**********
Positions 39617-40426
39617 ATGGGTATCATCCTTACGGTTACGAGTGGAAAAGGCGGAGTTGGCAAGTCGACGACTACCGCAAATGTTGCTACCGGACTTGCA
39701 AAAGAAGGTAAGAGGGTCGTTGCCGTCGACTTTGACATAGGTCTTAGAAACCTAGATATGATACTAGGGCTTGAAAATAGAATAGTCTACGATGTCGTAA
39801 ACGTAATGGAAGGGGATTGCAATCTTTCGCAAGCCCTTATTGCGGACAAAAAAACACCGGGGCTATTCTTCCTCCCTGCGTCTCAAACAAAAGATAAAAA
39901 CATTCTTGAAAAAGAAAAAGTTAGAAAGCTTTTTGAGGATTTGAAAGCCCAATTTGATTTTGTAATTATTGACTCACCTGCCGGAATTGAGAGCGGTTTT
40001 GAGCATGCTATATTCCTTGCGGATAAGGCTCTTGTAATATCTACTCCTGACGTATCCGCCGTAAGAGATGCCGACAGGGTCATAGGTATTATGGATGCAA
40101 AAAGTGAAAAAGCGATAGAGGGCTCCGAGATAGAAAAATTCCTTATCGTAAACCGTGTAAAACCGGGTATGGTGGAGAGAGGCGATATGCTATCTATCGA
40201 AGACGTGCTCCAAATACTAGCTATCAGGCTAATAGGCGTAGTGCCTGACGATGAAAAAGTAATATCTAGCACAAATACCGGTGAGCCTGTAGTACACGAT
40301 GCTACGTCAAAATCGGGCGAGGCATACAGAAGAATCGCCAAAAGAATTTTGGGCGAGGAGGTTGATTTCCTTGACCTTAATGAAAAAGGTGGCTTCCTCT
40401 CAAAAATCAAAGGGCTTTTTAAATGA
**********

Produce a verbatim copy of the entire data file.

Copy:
Positions 39617-40426
39617 ATGGGTATCATCCTTACGGTTACGAGTGGAAAAGGCGGAGTTGGCAAGTCGACGACTACCGCAAATGTTGCTACCGGACTTGCA
39701 AAAGAAGGTAAGAGGGTCGTTGCCGTCGACTTTGACATAGGTCTTAGAAACCTAGATATGATACTAGGGCTTGAAAATAGAATAGTCTACGATGTCGTAA
39801 ACGTAATGGAAGGGGATTGCAATCTTTCGCAAGCCCTTATTGCGGACAAAAAAACACCGGGGCTATTCTTCCTCCCTGCGTCTCAAACAAAAGATAAAAA
39901 CATTCTTGAAAAAGAAAAAGTTAGAAAGCTTTTTGAGGATTTGAAAGCCCAATTTGATTTTGTAATTATTGACTCACCTGCCGGAATTGAGAGCGGTTTT
40001 GAGCATGCTATATTCCTTGCGGATAAGGCTCTTGTAATATCTACTCCTGACGTATCCGCCGTAAGAGATGCCGACAGGGTCATAGGTATTATGGATGCAA
40101 AAAGTGAAAAAGCGATAGAGGGCTCCGAGATAGAAAAATTCCTTATCGTAAACCGTGTAAAACCGGGTATGGTGGAGAGAGGCGATATGCTATCTATCGA
40201 AGACGTGCTCCAAATACTAGCTATCAGGCTAATAGGCGTAGTGCCTGACGATGAAAAAGTAATATCTAGCACAAATACCGGTGAGCCTGTAGTACACGAT
40301 GCTACGTCAAAATCGGGCGAGGCATACAGAAGAATCGCCAAAAGAATTTTGGGCGAGGAGGTTGATTTCCTTGACCTTAATGAAAAAGGTGGCTTCCTCT
40401 CAAAAATCAAAGGGCTTTTTAAATGA